The going was slow. He should be there by now. The giddiness of the morning espresso was fading and being replaced with a sense of dissatisfaction.

Sure, he knew the roads were going to be busy. Heck, he was aware that a flood of people were going to head to the lake for some, air quotes, much needed relaxation. He had heard the news bulletin, frequently jabbing in between his favourite songs on the radio, opine that today the roads were bumper to bumper.

But he didn't actually think it would be as bad as it was. Of course he knew better. Like everyone does.

As Moses had parted the Red Sea, the vehicles moved to the side as the bright red engine appeared closer in his rear-view mirror. The siren getting louder as the emergency services lurched toward their terrible destination.

The vendor caught himself in a wicked thought: there had better be a proper accident. Someone better have died for this. Not some idiot simply out of petrol or having nudged another greedy lane changer. If this tailback was for something insignificant, it would be a giant pain.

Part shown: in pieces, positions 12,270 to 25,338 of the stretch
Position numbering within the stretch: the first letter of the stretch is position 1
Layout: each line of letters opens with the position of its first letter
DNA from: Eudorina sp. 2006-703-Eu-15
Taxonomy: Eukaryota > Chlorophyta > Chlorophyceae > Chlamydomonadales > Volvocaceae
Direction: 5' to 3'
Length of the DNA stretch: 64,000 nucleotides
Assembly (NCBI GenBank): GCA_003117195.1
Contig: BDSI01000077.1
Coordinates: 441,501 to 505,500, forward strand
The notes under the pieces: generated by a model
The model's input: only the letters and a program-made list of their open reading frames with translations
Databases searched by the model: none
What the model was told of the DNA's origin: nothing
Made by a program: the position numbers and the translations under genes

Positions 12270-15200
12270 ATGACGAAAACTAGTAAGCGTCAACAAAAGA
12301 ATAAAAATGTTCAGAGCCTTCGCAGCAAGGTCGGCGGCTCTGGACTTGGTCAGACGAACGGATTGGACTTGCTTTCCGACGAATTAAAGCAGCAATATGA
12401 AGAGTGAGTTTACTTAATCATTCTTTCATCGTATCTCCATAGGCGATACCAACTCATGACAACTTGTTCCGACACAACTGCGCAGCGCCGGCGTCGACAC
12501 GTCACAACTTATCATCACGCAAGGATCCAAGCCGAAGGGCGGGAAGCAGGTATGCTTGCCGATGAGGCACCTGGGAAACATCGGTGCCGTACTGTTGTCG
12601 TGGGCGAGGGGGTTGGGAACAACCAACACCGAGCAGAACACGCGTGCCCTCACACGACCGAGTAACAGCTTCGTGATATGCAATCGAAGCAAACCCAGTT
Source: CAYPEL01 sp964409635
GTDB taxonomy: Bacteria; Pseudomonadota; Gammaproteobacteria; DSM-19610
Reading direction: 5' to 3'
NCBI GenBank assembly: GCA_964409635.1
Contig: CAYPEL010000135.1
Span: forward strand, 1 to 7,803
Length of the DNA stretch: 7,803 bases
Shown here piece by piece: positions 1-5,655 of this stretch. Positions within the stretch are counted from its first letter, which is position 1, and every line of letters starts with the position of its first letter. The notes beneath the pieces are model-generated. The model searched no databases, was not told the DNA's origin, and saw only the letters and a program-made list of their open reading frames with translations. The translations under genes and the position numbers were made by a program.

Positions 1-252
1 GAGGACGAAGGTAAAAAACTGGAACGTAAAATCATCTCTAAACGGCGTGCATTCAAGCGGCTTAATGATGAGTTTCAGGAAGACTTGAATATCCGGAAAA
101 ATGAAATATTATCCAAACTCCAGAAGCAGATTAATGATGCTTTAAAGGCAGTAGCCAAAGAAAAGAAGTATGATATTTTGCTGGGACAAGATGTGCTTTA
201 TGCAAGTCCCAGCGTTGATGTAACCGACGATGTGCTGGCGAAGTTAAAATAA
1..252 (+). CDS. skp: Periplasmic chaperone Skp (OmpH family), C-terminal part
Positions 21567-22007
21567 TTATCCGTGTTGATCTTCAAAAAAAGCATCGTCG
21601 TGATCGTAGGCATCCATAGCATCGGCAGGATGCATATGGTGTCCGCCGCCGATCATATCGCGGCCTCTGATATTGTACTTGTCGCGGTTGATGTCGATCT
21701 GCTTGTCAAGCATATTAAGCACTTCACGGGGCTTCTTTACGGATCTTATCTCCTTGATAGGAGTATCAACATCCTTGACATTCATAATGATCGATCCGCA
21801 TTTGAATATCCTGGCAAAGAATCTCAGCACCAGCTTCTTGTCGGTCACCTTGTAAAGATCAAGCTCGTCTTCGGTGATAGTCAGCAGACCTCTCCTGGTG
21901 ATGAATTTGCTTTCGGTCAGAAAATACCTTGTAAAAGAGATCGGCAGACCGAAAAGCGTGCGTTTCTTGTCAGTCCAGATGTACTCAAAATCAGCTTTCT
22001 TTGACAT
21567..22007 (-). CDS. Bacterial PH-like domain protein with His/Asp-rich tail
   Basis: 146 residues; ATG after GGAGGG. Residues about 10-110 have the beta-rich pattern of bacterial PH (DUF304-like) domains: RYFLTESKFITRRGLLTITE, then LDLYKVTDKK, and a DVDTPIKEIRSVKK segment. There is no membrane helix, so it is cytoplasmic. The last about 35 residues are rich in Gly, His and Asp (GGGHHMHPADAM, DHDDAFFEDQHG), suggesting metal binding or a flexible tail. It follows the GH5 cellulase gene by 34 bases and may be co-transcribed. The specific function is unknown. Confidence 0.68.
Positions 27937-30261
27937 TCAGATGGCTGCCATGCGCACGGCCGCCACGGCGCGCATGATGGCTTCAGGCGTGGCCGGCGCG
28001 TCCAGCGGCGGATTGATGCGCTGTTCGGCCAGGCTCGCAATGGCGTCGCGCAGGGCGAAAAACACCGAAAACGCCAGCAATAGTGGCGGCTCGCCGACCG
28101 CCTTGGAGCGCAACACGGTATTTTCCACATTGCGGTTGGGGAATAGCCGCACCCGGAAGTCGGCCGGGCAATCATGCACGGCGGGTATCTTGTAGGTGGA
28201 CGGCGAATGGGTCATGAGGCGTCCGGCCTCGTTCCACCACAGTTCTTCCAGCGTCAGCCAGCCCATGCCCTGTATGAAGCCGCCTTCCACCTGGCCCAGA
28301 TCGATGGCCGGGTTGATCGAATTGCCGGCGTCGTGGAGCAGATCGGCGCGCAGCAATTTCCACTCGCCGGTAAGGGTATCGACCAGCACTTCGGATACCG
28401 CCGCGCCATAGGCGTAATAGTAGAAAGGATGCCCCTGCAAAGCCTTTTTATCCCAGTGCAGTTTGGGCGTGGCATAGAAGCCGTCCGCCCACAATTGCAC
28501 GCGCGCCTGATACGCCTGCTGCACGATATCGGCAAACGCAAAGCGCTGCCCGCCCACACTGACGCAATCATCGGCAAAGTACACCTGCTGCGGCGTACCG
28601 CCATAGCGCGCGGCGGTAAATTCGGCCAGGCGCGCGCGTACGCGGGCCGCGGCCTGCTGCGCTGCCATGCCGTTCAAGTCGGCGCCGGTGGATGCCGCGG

Oh, if only his ice-cream jingle were like those. He could switch on the tinkling tune and instead of drawing the people like the pied piper to his truck and allowed him instead to breeze through the traffic build-up, then all would be forgiven.

It was too hot to be sitting here. Time was wasting and time was money.

He looked behind him and at the rows of little fridges, stuffed with delights. He saw the puddle on the floor. He did not hear the familiar little hum.

The refrigeration units had packed in. His livelihood was melting. Pooling on the floor in a miniature sea of dreams.

Worse, clouds were forming.

The radio said that a storm was coming.

And the vendor sighed. He inched forward toward the inevitable.